Morning pages are something incredible that I took from a meh book. A short while back I listened to the Julia Cameron audiobook The Artist’s Way. While the book was not my cup of spiritual tea, I did take something from it. Something really great. Morning pages.
The title of the post may sound a bit extreme, but it’s not. My adaptation of morning pages has really changed my life. And they can change your life too. While Julia sees them as something spiritual, I really, really don’t. I do, however agree with her on two things:
They are an farewell to life as you knew it, and an introduction to life as it’s going to be.
They have nothing to do with creativity, but what they do is clear your mind.
To me, morning pages are active meditation.
How I make morning pages work for me
Morning pages have two requirements: they are done in the morning, and they are done on pages. Duh. So those are the requirements I follow. As I mentioned, these are not spiritual for me. It is simply a brain vomit. I guess it’s spiritual in that I feel lighter afterwards. But I do not feel closer to God. Perhaps you would. These pages are also distinctly lacking in creativity – I don’t even try write neatly. There’s no pressure.
After I’ve woken up in the morning, I make a mug of coffee, a glass of water, and I sit on my patio table with two notebooks: my daily planner, and my A4 everything notebook. I use my easy-writing Bic pen, and my pretty handwriting UniPin Fine Line. I don’t check my cellphone. I journal. I list things. I write things to get done. I write what dinners I’m planning, people I need to catch up on. I write lofty dreams, things that have happened, that I wish Griffin would stop eating flies because he doesn’t know the difference between flies and wasps.
Julia recommends forcing yourself to write three pages. I don’t. I write until my mind is clear. I usually end up with two “vomit pages” and one or two summary pages. So the summary pages: this is something that Julia doesn’t mention, but I’ve found is imperative for me. Once I’m done emptying my mind, I quickly go through it, and make a “vomit” to do list. A vomit to do list is a long ass to do list, with items that are not equal. Some will get done, some need to get done, and some are really not important. I will chat about this another time, but this is the next step to my morning pages. If I wrote about Griffin’s fly eating, I might remember that he’s almost finished his kibble, and I need to buy more. If I wrote about grand dreams, I write one thing I can do right now to become closer to the dream. Since I tend to think in to do lists, I find more things that my brain had stored away that didn’t come out in the journaling.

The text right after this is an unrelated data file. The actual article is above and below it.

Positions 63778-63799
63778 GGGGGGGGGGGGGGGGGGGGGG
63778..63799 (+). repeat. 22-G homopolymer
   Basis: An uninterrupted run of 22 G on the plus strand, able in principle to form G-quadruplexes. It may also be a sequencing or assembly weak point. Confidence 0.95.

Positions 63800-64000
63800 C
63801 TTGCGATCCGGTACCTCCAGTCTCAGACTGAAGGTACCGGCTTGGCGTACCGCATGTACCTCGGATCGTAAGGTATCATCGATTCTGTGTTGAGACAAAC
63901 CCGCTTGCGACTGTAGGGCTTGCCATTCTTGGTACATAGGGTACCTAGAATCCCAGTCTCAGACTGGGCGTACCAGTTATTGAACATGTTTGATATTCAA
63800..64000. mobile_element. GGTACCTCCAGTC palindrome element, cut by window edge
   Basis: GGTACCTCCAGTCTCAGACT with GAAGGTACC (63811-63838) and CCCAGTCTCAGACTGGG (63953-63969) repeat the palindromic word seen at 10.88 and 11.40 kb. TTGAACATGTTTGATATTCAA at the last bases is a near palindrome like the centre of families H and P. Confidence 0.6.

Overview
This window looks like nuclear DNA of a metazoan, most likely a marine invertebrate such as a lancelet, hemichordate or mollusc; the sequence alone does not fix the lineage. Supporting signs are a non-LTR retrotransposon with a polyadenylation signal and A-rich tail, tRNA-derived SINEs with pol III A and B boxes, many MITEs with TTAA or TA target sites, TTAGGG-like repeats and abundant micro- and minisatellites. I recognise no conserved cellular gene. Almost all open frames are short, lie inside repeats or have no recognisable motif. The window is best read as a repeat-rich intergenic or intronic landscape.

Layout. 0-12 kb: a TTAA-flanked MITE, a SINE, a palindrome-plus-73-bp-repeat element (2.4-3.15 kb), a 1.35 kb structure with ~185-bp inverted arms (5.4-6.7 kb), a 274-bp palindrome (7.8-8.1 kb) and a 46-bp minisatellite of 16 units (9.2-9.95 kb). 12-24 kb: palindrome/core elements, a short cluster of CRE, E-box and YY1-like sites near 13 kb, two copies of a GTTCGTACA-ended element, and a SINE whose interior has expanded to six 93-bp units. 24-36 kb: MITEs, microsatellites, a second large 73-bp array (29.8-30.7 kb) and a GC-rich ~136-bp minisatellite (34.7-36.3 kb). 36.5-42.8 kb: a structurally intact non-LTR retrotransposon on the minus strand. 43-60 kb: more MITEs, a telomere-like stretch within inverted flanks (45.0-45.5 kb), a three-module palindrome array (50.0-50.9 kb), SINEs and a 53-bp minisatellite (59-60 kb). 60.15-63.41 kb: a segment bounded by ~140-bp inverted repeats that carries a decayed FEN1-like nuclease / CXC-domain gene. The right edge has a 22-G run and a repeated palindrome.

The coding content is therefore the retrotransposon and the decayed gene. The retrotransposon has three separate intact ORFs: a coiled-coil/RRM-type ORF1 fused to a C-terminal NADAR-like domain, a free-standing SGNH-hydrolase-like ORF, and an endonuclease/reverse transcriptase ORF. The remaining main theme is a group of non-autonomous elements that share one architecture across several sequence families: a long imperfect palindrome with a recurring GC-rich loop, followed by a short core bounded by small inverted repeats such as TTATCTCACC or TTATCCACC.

After this vomit to do list, I choose three things that I want to focus on and make them my MITs for the day.
How to make morning pages work for you
- do it first thing in the morning. Don’t check email before, don’t check your phone, don’t connect to the outside world. Let your significant other know that morning is quiet time. If your mind is constantly worrying, leave your phone on silent except for one number that would phone you for emergencies. If your life is too busy in the morning, wake up half an hour earlier.
- find a spot. You can stay in bed, although it always makes me sleepy. Get away from distractions. My outside patio is my “chill” place. Find your chill place.
- go analog. You have to do this on actual paper with an actual pen.
- just. write. It doesn’t matter if you’re writing badly. Don’t worry about the subject matter. Don’t worry about your handwriting. These are pages for you. They are not a blog. They are not a journal you’re going to leave your children. You’re not going to blog them. Vomit the thoughts inside of your head onto the paper with your pen. You know how you feel so much better after having a vomit even though the actual vom is not that great? Yeah. That’s what happens here.
- have an assigned journal. Since morning pages are super general, you can use your journal for other “every”things too, but do not pressurise yourself into trying to make this an art journal, or to keep it looking pretty. This is meant to be an ugly journal, with ugly handwriting. This is the journal for getting rid of the gunk so that you can focus your creativity and make it better.
The next step
Depending on how you’re going to be using your morning pages, they might be different things. On some days, my morning pages are pure journaling. Other days it’s a list with things that I need to do, should do, want to do. No matter what they are, I always, always feel clear minded. Before morning pages, I thought that the inability to feel clear minded was just a grown up thing.
Try it out for a week. Just do it every day for 7 days (yes, weekends included). See where it leads you. Make it your own.